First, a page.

The principal contention of the accused on this appeal is that General Statutes, 6494, which permits the State to appeal in a criminal case with the permission of the trial court, is in violation of 9 of Article First of the Constitution of Connecticut and of 1 of Article XIV of the amendments to the Constitution of the United States; his contention being that the jury on the first trial, having found him guilty of murder in the second degree, thereby acquitted him of the charge of murder in the first degree and that the appeal by the State to the Supreme Court of Errors and the new trial upon the same indictment for the same offense exposed him to double jeopardy in violation of these constitutional provisions. So far as the Constitution of Connecticut is concerned, it contains no such provision against double jeopardy, which is found in the constitutions of many States and in Article V of the amendments to the Constitution of the United States; and in State v. Lee, 65 Conn. 265, 30 A. 1110, this court held that the provisions of the General Statutes permitting an appeal by the State did not violate any provision of the Constitution of Connecticut. The basis of the reasoning of the court in that case is that there is but one jeopardy and one trial; that where material error is committed on a trial and a new trial is ordered by the appellate court upon the State's appeal, the second trial is not a new case but is a legal disposal of the same original case tried in the first instance. It would be unprofitable to repeat what was said in that opinion which has been referred to by a great jurist as a "well-reasoned decision." Kepner v. United States, 195 U.S. 100, 135, 24 Sup. Ct. 797.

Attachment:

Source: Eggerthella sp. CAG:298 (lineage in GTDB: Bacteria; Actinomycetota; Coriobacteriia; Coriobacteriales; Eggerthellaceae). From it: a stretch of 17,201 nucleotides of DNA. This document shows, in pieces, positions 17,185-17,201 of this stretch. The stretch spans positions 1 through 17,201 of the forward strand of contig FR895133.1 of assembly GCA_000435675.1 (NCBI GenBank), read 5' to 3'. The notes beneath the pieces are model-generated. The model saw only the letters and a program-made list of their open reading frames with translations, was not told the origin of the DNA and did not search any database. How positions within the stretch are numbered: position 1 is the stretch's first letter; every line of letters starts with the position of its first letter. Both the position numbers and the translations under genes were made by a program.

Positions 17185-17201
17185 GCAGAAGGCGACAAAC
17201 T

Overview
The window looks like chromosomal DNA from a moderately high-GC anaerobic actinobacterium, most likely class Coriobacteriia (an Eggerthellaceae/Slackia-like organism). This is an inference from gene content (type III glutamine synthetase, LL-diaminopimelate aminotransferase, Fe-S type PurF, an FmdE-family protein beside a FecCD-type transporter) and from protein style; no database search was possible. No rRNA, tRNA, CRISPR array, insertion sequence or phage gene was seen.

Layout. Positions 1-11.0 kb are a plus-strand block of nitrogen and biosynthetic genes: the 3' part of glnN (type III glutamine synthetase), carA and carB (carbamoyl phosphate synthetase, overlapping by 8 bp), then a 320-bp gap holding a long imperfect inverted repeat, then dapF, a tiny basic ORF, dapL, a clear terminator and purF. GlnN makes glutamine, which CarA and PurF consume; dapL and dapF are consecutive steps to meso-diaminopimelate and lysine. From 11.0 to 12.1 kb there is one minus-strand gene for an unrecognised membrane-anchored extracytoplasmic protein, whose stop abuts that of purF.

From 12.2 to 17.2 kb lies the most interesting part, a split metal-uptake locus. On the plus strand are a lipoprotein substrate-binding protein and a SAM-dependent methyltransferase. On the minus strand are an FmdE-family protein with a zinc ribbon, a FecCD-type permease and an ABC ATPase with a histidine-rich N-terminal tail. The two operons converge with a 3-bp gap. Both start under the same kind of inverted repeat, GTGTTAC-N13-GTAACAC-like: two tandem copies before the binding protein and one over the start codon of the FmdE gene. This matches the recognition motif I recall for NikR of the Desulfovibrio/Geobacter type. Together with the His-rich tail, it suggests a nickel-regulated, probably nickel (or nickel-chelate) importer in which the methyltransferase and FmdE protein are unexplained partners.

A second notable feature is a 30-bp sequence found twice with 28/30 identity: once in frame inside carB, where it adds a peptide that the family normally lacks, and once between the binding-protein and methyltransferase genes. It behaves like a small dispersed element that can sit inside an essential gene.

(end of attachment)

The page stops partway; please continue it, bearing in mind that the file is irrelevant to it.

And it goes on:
The substance of the appellant's claim is that our statute, permitting an appeal by the State in a criminal case, is in contravention of the Fourteenth Amendment to the Constitution of the United States, and that it abridges his privileges and immunities as a citizen of the United States and deprives him of life and liberty without due process of law. As the claim of the accused raises questions as to rights secured under the provisions of the Constitution of the United States, we look to the decisions of the Supreme Court of the United States for guidance as to the proper construction of these provisions. In 2 of Article IV of the Constitution of the United States, it is provided: "The Citizens of each State shall be entitled to all Privileges and Immunities of Citizens in the several States." In Corfield v. Coryell, 4 Wn. C. C. 371, 380, it was said that these expressions were confined "to those privileges and immunities which are . . . fundamental" and that "what these fundamental principles are, it would be more tedious than difficult to enumerate. They may all, however, be comprehended under the following general heads: protection by the government; . . . with the right to acquire and possess property of every kind, and to pursue and obtain happiness and safety; subject nevertheless to such restraints as the government may . . . prescribe for the general good of the whole." In Ward v. Maryland, 79 U.S. (12 Wall.) 418, 430, they were said to include "the right of a citizen of one State to pass into any other State of the Union for the purpose of engaging in lawful commerce, trade, or business without molestation; to acquire personal property; to take and hold real estate; to maintain actions in the courts of the State; and to be exempt from any higher taxes or excises than are imposed by the State upon its own citizens."